This really goes back to the fact that you can’t force anyone else to do things for your baby exactly as you do. You couldn’t micromanage your daycare provider. You also shouldn’t nag or nitpick at Dad. Nagging is honestly the number one destroyer of homes and marriages. Who wants to live with a shrew? (Yes, men can be shrewish, too.) Let him do things his way, and go take a long, hot bath so you don’t have to watch and worry.

You maintain your old outside interests and activities.

It matters who you were before Baby. YOU ARE STILL A PERSON, SO DO YO’ THANG, MAMA! Don’t submerge yourself in your children’s lives. Don’t make them more important than you. This is the root cause of so many young couples turning away from child-rearing toward being child-free. They saw their mothers adopt Dr. Sears’ parenting principles, neglect themselves to focus on their children, become depressed and disillusioned, and get divorced to “find” themselves once more. That same neglect of personal care, personal interests, and personality leads to the hot mess problem of modern moms. If you don’t take care of yourself, including continuing to engage in things that “spark joy” for you, you run the risk of depression and eventual divorce.

On the other hand, you also need to be able to say “no” to things that are not really sparking joy. Don’t clutter your life with activities to avoid your feelings. Don’t assume that going shopping at Target will fill up a hole in your heart that is caused by a lack of self-care. Your outside interests and activities should be real, valuable, and important to your personal fulfillment, but not a way of avoiding unpleasant realities OR a quick hit of endorphins from finding a deal on stuff you don’t need! You are far more likely to find joy from Konmari-ing your house.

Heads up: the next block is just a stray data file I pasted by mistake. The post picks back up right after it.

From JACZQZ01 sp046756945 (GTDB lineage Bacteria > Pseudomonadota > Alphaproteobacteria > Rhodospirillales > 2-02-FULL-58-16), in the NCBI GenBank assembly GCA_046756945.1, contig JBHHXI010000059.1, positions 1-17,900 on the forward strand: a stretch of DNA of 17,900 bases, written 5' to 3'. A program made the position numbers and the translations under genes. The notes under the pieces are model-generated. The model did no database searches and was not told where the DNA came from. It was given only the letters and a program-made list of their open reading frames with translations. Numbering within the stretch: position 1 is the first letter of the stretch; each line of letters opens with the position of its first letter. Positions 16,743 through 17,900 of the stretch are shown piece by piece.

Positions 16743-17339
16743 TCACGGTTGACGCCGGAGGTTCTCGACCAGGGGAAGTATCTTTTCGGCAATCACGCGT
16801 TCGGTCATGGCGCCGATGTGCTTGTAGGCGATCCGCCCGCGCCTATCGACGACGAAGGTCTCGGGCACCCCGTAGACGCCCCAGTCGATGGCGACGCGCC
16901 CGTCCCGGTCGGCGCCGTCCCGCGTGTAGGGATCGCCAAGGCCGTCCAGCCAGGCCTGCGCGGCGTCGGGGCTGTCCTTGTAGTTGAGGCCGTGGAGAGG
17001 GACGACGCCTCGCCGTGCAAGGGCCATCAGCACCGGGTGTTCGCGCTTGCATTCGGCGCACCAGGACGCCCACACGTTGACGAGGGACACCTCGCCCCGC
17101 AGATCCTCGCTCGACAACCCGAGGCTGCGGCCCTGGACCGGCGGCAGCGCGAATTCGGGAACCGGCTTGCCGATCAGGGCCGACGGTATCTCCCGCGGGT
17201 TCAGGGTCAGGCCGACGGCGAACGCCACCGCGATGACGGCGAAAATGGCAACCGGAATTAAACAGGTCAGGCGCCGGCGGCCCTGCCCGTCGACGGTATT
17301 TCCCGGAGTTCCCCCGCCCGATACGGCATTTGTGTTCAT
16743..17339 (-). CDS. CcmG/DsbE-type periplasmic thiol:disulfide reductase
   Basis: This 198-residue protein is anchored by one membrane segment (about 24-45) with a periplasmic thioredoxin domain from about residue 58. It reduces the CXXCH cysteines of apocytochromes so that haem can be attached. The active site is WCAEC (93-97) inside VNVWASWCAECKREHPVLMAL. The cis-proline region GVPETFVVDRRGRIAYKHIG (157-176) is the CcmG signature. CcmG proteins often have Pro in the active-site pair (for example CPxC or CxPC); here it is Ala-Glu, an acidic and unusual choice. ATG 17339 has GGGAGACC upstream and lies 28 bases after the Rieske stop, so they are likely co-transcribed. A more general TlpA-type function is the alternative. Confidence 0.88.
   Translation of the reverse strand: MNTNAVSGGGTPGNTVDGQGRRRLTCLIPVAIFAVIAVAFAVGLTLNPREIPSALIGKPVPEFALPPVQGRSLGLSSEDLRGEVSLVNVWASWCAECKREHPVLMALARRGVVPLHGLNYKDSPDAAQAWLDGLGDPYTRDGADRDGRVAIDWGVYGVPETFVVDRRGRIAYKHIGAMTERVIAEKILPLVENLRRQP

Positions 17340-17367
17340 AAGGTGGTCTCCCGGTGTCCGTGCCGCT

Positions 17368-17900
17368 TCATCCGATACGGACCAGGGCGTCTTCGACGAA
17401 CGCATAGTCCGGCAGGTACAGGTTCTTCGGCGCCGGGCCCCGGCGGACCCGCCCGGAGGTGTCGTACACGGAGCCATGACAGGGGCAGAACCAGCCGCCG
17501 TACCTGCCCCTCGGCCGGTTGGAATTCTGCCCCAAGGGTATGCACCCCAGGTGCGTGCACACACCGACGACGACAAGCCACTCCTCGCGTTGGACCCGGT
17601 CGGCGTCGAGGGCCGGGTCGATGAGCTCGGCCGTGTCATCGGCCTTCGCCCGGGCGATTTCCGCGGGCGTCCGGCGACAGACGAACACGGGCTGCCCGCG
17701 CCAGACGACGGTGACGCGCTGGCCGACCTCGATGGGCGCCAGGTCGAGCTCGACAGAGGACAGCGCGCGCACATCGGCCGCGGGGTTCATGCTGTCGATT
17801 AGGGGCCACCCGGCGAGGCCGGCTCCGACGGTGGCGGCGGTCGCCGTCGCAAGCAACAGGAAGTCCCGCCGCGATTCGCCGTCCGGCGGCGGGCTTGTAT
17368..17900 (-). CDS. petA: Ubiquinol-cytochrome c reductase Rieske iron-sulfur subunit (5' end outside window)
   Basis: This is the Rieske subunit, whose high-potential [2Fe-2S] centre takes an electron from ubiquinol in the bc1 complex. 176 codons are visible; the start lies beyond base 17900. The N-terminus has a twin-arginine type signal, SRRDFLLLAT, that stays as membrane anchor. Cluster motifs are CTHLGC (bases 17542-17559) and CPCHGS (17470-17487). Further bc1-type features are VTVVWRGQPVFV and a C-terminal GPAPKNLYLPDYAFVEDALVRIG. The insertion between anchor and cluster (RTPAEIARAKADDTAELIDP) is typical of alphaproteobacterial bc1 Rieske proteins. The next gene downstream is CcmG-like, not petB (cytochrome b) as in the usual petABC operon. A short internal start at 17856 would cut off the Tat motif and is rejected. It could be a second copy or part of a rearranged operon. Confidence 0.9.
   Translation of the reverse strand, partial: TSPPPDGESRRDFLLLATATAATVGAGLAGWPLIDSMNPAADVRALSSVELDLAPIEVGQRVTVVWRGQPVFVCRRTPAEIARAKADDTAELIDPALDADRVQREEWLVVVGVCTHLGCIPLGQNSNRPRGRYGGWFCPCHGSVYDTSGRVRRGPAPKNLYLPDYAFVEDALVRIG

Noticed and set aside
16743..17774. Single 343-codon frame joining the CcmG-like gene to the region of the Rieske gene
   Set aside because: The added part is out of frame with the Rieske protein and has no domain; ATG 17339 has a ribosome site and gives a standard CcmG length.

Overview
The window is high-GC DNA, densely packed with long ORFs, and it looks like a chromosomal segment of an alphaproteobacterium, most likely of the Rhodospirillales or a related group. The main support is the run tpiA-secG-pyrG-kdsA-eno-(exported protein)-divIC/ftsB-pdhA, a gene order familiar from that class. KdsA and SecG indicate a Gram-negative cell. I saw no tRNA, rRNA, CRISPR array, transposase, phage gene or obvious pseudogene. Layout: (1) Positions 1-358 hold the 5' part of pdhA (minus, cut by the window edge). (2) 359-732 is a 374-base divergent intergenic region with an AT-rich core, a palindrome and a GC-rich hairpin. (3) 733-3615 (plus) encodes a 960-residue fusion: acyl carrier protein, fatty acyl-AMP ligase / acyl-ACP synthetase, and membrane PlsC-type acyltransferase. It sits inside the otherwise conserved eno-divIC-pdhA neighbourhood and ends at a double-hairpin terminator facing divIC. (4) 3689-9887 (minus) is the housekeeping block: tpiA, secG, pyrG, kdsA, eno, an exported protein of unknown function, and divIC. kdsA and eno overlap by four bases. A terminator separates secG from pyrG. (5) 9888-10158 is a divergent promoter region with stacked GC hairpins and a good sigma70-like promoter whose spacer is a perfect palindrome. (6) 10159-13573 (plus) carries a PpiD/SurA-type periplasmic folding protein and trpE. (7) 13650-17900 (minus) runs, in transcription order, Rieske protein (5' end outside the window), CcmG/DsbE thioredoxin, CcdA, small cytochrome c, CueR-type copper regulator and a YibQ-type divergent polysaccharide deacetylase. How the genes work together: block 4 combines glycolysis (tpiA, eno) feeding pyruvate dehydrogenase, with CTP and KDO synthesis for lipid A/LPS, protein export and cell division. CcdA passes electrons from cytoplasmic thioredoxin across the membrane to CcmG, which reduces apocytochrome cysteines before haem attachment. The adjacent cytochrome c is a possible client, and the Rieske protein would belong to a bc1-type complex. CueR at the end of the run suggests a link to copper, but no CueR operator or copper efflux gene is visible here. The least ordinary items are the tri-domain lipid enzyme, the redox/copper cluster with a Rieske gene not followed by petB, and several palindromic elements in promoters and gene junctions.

You find enough time each day to keep your home neat, tidy, and fresh.

A model 1950s mother is still a housewife. She finds a way to keep up with her housekeeping. This sentence beautifully sums up the three important aspects of housekeeping: neat (orderly and organized, not cluttered), tidy (clean, no dust or filth), and fresh (aired out, pretty, and healthy). At least focus on the basics: make beds, put things away, clear surfaces, clean floors, wash up after every meal, and tackle the bathroom every day.

The only way to get this done is to make a schedule that includes housekeeping. Also, you need a cleaning plan that covers laundry, daily and weekly cleaning, and other weekly chores. Then, you probably need a schedule for your baby and your other children, so you can fit everything in. Start now! If your children grow up in a home that is clean and well-kept, it is a lot easier to teach them to be orderly and care for their stuff instead of destroying it.

You still make tasty and appetizing meals for the breadwinner to come home to.

The man bringing home the bacon needed his bacon to be hot and savory, on the table, with a smiling wife serving it alongside some fresh-baked bread! Seriously, though, plan on having dinner as a family every night. Hopefully, you were already doing this — eating together promotes bonding and strengthens relationships, so hopefully, you’ve been making time for dinner with your man every night since you married! But now that you have children, it is super important to have family dinners, without screens, every night.